Complete by sealing up with a vinyl flooring seam sealer found at most hardware stores.

Stapling Sheet Vinyl Flooring

Installing sheet vinyl flooring can be a big pain in the ass, with first cutting out the template, cutting the vinyl, dealing with the goopy and stinky adhesive.  Wasn’t sheet vinyl flooring supposed to be pain-free?  Yes, it can be–when you staple the sheet vinyl instead of deal with adhesives.

Methods – From Hard to Easy

The catch here is that you must be installing the sheet vinyl on plywood underlayment.  Obviously, if you’re installing on concrete slab, staples are not an option.  From hard to easy:

  • Adhesive only
  • Adhesive plus staples
  • Adhesive on perimeter only
  • Staples only – perimeter

We’re just dealing with the last one.

Not Your Usual Stapler

Power Stapler

Unfortunately, you won’t be able to use that spring-loaded stapler hanging in the garage.  It’s not so much the vinyl flooring you have to content with; it’s the plywood.  You won’t be able to drive staples into plywood with your manual stapler.

You need to either buy or rent a power stapler that can drive staples with a minimum 3/8″ length.  Make sure that the staple can be fully driven in, without the top of the staple showing.

How to Staple Sheet Vinyl Flooring

Think that stapling down sheet vinyl is a no-brainer?  Well, it pretty much is.  But there are a few rules of procedure you’ll need to follow, else you end up with bulges.

  1. Make sure the sheet vinyl is completely smooth, with no bulges.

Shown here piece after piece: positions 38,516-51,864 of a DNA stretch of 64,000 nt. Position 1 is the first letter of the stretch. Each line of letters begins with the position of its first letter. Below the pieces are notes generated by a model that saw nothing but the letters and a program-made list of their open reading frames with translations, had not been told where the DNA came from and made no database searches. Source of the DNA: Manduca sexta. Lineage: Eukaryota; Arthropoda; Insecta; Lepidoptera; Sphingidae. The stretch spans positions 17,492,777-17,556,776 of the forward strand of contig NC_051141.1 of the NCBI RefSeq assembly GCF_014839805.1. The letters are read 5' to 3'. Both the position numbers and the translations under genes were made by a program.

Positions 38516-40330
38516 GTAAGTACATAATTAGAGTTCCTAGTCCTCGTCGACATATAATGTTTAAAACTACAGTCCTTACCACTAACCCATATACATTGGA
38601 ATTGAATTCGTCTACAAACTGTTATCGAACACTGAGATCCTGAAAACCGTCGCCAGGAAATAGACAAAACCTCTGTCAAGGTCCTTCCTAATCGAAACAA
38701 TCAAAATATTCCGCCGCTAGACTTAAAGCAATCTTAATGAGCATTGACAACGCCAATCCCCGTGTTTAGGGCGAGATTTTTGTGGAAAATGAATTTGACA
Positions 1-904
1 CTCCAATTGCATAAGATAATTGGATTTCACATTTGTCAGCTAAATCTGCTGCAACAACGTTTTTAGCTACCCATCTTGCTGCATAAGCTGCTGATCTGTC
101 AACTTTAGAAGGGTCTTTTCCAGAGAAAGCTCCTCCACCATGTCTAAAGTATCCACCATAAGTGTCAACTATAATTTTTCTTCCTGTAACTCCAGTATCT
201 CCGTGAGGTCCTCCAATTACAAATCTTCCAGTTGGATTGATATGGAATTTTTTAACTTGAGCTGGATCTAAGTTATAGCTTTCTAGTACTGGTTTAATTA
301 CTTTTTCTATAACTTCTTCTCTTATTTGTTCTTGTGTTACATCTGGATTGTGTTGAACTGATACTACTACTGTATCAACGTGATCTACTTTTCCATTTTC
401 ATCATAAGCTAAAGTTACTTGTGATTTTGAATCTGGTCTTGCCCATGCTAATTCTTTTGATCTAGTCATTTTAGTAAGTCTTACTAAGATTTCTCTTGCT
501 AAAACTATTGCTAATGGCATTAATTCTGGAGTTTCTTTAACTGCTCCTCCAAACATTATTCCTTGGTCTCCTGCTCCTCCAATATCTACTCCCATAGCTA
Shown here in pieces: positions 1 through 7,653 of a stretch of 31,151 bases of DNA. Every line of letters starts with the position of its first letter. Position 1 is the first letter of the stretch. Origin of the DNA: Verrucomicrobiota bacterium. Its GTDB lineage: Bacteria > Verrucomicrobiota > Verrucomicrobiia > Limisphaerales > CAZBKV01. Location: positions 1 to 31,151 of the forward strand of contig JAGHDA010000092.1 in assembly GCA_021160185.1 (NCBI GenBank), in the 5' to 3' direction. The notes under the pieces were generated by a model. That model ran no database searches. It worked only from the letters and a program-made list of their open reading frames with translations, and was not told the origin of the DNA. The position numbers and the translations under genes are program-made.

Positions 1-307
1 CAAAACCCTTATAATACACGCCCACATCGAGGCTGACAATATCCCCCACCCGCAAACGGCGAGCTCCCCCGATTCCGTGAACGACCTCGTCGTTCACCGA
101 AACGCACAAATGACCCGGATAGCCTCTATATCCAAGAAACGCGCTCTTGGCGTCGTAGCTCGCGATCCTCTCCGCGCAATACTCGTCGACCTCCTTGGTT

2. Drive staples about 1/4″ from the edge of the vinyl.
  3. Occasionally, take your nose out of your work and make sure that the entire floor is staying smooth.
  4. Complete an entire wall.
  5. Next, staple the adjoining wall–not the opposite wall.  Stapling the opposite wall will cause problems later on.

Subfloor for Resilient (Vinyl) Flooring

Resilient flooring seems like one giant piece of duct tape:  it will stick to anything.  Well, it can’t.  And that’s why choosing the right subfloor is pretty important before laying resilient flooring.

In case you didn’t know–and why should you?–resilient flooring is the oh-so-sensitive term nowadays for the more hated term, vinyl flooring.  Got that?  Moving on…


Roughening a Concrete Floor Before Vinyl Floor Installation
Roughening a Concrete Floor Before Vinyl Floor Installation

Smooth, level, patched, and dry concrete subfloor can be used directly for resilient flooring.  No underlayment needed.


Plywood Subfloor
Plywood Subfloor

Half-inch or greater underlayment graded for such use by the American Plywood Association.

Existing Vinyl Floor

Yes, You Can Put Vinyl Over Vinyl
Yes, You Can Put Vinyl Over Vinyl

Sorry, did I use the word vinyl?  I mean resilient flooring.

Clean resilient flooring on a good base can be used as the subfloor for new resilient flooring.

Do Not Use as a Subfloor

  • Wood floorboards
  • Particleboard
  • Hardboard
  • Exterior-grade plywood
  • Cement-based backer board
  • Asphalt tile
  • Rubber tile

Tip: Remove Resilient Flooring with Hair Dryer

Want a quick tip on removing vinyl flooring?  Before anything, I’ve got quick note:

Make sure your resilient flooring or the adhesive below does not contain asbestos.  This tip really kicks up the wind and loosens asbestos.  Even fairly new resilient flooring (let’s say in the last 25 years or so) can have asbestos in the mastic.

So – here goes.